Service delivery models that promote linkages to PrEP for adolescent girls and young women and men in sub-Saharan Africa: A scoping review


BACKGROUND: Pre-exposure prophylaxis (PrEP) is an emerging biomedical prevention intervention. Documenting PrEP service delivery models (SDMs) that promote linkage to and continuation of PrEP will inform guidelines and maximise roll-out. OBJECTIVES: To synthesise and appraise the effectiveness and feasibility of PrEP SDMs designed to promote linkage to PrEP care among adolescent girls and young women (AGYW) and men in sub-Saharan Africa (SSA). ELIGIBILITY CRITERIA: Primary quantitative and qualitative studies published in English and conducted in SSA were included. No restrictions on the date of publication were applied. SOURCES OF EVIDENCE: Methodology outlined in the Joanna Briggs Institute reviewers’ manual was followed. PubMed, Cochrane library, Scopus, Web of Science and online-conference abstract archives were searched. CHARTING METHODS: Data on article, population, intervention characteristics and key outcomes was charted in REDCap. RESULTS AND CONCLUSION: Of the 1204 identified records, 37 (met the inclusion criteria. Health facility-based integrated models of PrEP delivery with family planning, maternal and child health or sexual and reproductive services to AGYW resulted in PrEP initiation of 16%–90%. Community-based drop-in centres (66%) was the preferred PrEP outlet for AGYW compared with public clinics (25%) and private clinics (9%). Most men preferred community-based delivery models. Among individuals who initiated PrEP, 50% were men, 62% were <35 years old and 97% were tested at health fairs compared with home testing. Integrated antiretroviral therapy (ART)-PrEP delivery was favoured among serodiscordant couples with 82.9% of couples using PrEP or ART with no HIV seroconversions. PrEP initiation within healthcare facilities was increased by perceived client-friendly services and non-judgemental healthcare workers. Barriers to PrEP initiation included distance to travel to and time spent at health facilities and perceived community stigma. PrEP SDMs for AGYW and men need to be tailored to the needs and preferences for each group. Programme implementers should promote community-based SDMs to increase PrEP initiation among AGYW and men.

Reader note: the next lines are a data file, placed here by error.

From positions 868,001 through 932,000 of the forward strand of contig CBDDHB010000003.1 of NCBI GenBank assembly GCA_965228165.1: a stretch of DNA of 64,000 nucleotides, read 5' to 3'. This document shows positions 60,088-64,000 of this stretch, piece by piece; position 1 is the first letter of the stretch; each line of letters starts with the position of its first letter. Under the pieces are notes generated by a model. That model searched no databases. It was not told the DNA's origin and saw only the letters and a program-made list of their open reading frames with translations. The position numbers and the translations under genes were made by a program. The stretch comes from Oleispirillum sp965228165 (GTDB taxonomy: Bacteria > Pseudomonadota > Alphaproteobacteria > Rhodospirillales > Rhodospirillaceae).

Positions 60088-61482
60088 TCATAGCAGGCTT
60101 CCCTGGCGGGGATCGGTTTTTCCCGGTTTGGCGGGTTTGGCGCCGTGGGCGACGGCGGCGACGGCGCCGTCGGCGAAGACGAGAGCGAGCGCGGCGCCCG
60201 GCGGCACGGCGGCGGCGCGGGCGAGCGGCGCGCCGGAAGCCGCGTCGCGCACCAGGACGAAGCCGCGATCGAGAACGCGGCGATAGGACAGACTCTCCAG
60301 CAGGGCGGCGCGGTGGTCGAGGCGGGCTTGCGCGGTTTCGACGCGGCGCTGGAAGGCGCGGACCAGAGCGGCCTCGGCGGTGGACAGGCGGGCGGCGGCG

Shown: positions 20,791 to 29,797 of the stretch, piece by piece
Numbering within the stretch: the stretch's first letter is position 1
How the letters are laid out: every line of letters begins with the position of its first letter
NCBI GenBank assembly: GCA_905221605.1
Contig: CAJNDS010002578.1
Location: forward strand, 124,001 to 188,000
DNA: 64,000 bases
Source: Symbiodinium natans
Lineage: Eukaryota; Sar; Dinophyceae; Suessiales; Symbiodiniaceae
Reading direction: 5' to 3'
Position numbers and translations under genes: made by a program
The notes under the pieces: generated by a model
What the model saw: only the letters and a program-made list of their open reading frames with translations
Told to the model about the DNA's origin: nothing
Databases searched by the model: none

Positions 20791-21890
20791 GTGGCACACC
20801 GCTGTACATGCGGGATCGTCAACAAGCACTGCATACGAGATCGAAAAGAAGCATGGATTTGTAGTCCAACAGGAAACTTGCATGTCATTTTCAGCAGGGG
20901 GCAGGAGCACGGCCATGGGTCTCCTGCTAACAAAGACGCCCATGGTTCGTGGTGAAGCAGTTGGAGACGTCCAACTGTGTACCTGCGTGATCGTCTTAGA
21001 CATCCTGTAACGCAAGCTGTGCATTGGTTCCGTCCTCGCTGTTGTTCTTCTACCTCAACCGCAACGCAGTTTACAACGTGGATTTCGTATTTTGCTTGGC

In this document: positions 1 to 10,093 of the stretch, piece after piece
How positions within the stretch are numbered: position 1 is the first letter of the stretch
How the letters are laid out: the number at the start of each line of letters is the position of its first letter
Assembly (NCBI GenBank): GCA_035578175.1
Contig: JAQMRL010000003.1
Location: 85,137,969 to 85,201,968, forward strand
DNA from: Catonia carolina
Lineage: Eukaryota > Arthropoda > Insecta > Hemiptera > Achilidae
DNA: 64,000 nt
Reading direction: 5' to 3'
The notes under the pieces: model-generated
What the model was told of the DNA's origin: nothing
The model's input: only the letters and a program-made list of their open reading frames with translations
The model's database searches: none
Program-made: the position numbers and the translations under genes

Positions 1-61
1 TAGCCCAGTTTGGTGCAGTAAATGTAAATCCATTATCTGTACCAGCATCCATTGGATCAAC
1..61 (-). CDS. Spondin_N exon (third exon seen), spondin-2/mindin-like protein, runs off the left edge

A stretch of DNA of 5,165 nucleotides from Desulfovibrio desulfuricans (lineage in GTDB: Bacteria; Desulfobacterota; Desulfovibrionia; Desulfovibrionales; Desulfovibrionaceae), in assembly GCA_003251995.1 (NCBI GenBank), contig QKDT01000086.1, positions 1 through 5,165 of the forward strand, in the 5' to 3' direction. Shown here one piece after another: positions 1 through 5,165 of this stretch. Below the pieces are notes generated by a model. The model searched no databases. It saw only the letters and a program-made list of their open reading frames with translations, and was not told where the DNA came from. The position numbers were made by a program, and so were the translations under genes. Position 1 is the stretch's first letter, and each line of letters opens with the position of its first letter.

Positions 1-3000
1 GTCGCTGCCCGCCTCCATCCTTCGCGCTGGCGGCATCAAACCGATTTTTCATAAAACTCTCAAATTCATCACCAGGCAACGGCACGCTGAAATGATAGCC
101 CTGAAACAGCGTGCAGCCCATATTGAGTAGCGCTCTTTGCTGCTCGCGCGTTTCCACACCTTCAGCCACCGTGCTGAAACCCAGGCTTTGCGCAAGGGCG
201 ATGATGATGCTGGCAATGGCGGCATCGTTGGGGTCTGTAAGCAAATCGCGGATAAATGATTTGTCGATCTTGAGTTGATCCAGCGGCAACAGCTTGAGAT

Ramraj T, Chirinda W, Jonas K, Govindasamy D, Jama N, McClinton Appollis T, Zani B, Mukumbang FC, Basera W, Hlongwa M, Turawa EB, Mathews C, Nicol E




  • Population(s)
    • Women
    • Children or Youth (less than 18 years old)
    • General HIV- population
  • Prevention, Engagement and Care Cascade
    • Prevention
  • Prevention
    • Biomedical interventions
  • Health Systems
    • Delivery arrangements


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